can be huge - not to mention the time and effort it takes to defend
Bermon urges small
firms to be more aware of these new risks. "The compensation culture
is definitely here and getting worse," he insists. "But firms
are blind to it until they start paying the legal costs."
BY SUZANNE MOORE
A Culture Of Compliance
|On track: Hong
Kong's corporate culture is moving towards greater transparency
is a buzz phrase that is becoming increasingly popular beyond professional
circles. However, it is also often poorly understood, largely because
it covers a potentially enormous number of distinct economic phenomena.
Simply put, corporate
governance is about promoting corporate fairness, transparency and accountability
to an organisation's many stakeholders, including staff, suppliers,
bankers, customers, the media and the general public.
It's a concept
that is gaining ground in Hong Kong, where there are substantial signs
that a generational change in attitude is taking place, and a trend
to which small- and medium-sized enterprises (SMEs) are not immune.
Hong Kong Institute
of Directors chairman Herbert Hui points to the popularity of the institute's
training programmes for directors as proof of the need for companies
of all sizes to develop and implement relevant corporate governance
"We have a
series of programmes and courses to meet different requirements,"
he says. "For instance, we can offer elementary courses for newly-inducted
directors, or intensive and more directional courses for more experienced
He says these courses
offer variety of content, and the institute can also provide a variety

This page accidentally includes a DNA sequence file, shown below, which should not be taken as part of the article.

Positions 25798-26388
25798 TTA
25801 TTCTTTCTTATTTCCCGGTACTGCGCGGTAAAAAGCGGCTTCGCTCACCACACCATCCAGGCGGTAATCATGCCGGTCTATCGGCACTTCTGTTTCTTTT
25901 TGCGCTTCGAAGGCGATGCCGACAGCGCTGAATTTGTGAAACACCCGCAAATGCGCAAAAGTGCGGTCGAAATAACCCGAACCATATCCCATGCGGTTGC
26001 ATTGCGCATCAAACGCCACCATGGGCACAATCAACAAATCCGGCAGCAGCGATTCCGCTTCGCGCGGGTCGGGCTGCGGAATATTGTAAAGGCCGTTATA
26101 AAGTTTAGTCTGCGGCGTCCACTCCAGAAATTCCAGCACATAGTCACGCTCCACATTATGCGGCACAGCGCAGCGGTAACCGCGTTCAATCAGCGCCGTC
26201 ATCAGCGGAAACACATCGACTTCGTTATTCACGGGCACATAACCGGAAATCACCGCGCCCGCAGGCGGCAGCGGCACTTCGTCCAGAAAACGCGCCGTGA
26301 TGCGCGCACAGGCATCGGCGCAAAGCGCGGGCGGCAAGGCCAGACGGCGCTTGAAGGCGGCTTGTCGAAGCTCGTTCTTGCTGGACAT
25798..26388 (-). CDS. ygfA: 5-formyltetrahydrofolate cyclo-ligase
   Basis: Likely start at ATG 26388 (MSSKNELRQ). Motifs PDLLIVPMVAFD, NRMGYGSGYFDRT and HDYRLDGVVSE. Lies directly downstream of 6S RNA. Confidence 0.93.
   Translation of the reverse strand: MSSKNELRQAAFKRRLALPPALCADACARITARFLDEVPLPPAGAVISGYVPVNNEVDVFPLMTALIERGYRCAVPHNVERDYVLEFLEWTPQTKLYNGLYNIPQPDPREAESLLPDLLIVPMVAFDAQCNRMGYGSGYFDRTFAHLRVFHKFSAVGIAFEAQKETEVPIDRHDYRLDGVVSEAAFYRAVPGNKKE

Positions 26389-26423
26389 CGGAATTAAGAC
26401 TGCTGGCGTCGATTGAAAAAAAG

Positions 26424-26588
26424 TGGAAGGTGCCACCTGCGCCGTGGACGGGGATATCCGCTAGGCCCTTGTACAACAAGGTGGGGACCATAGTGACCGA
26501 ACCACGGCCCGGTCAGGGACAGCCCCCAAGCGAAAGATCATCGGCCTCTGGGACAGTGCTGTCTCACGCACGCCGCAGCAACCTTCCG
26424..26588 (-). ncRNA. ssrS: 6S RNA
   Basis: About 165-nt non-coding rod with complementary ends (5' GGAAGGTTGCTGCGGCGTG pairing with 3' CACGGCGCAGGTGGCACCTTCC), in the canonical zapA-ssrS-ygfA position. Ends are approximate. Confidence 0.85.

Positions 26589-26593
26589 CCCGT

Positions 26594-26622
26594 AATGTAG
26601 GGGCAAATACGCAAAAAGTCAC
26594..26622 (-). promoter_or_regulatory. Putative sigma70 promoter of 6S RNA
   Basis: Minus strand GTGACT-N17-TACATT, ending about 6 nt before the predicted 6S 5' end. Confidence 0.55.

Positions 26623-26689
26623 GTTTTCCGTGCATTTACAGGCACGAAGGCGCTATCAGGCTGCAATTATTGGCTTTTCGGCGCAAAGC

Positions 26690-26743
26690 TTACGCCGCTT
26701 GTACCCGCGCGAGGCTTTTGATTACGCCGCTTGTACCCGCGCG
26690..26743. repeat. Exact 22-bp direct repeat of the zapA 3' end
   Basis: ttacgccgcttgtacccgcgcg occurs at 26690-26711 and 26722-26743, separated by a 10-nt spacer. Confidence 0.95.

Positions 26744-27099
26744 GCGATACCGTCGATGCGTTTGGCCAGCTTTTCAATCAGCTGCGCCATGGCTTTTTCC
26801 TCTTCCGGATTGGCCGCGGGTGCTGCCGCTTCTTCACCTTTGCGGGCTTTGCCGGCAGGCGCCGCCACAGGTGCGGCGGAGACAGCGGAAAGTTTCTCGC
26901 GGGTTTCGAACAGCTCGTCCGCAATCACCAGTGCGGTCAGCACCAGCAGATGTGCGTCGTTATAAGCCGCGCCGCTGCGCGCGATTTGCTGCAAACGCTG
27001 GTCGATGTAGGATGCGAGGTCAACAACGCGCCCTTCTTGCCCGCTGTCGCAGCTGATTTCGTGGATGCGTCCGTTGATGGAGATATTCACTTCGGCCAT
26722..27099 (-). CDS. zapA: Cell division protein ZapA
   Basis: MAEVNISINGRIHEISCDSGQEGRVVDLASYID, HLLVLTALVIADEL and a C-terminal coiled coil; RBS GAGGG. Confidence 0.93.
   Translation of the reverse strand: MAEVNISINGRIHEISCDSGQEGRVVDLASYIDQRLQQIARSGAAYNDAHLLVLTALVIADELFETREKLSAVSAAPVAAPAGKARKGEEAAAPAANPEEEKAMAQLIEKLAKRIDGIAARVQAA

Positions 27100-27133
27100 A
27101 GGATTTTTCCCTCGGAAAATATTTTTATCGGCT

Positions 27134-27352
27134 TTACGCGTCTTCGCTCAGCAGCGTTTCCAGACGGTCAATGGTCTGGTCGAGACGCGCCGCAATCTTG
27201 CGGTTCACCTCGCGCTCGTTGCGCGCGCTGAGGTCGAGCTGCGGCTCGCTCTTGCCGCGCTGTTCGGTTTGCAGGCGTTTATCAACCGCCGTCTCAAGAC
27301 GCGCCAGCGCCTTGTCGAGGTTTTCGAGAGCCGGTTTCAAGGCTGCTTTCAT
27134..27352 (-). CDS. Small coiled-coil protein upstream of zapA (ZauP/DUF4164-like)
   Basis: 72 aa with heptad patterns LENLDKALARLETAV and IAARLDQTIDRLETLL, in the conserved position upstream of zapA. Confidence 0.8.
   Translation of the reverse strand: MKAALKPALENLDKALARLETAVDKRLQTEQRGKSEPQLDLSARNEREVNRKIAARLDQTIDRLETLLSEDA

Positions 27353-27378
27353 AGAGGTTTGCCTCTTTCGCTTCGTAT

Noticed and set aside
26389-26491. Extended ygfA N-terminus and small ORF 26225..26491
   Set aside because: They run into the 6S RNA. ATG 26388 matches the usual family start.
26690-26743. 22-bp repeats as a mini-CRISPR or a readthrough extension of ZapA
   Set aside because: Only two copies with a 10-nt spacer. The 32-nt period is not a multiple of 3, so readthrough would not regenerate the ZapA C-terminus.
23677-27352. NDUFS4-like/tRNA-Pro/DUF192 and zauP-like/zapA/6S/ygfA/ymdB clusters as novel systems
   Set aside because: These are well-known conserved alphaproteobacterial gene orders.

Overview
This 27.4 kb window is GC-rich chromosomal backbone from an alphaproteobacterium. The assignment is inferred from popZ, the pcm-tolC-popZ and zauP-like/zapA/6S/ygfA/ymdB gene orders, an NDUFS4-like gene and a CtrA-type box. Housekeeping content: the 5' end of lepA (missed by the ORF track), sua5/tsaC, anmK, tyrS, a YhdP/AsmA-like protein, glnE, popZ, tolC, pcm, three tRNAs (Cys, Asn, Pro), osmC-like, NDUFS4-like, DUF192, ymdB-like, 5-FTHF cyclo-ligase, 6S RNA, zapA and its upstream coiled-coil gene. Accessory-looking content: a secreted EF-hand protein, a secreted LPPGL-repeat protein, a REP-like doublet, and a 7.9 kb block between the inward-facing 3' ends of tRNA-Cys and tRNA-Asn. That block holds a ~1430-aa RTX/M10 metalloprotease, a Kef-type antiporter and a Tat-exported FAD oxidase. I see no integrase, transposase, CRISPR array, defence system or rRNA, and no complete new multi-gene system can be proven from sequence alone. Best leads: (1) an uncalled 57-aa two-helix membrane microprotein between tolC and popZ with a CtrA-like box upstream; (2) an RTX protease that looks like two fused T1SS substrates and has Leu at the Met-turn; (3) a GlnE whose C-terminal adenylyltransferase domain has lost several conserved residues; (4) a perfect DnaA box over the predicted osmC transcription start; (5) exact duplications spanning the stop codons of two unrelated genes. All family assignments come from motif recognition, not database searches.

of organisers. "There is a thriving service supply situation, and
through us a client can choose among courses on offer from a number
of commercial operations as well as from some academic institutions,"
He points out the
fact that executives are prepared to pay for their own training underlines
the change in corporate culture that is underway in Hong Kong.
courses are paid for by the individuals concerned, since they only cost
a few thousand dollars," Hui notes. "Many conscientious directors
take responsibility for augmenting their own professional abilities."
Perhaps the institute's
greatest innovation is the training schemes for would-be listed company
directors, the executives of Hong Kong's overwhelmingly important SME
somewhat different requirements and are in a different situation to
listed company directors," Hui explains. "Directors of SMEs
will find that they are starting to need a corporate governance track
record in order to establish business relationships and to keep their
business options open at all levels."
However, he admits
that some SMEs find it hard to justify the cost of corporate governance
training. "Perhaps the link between profit and training is not
so directly established in the SME community, but we are a two-level
system, and we can see the difference that director training can make
to these companies," Hui says.
His opinion is
shared by others, such as the Hong Kong government's former permanent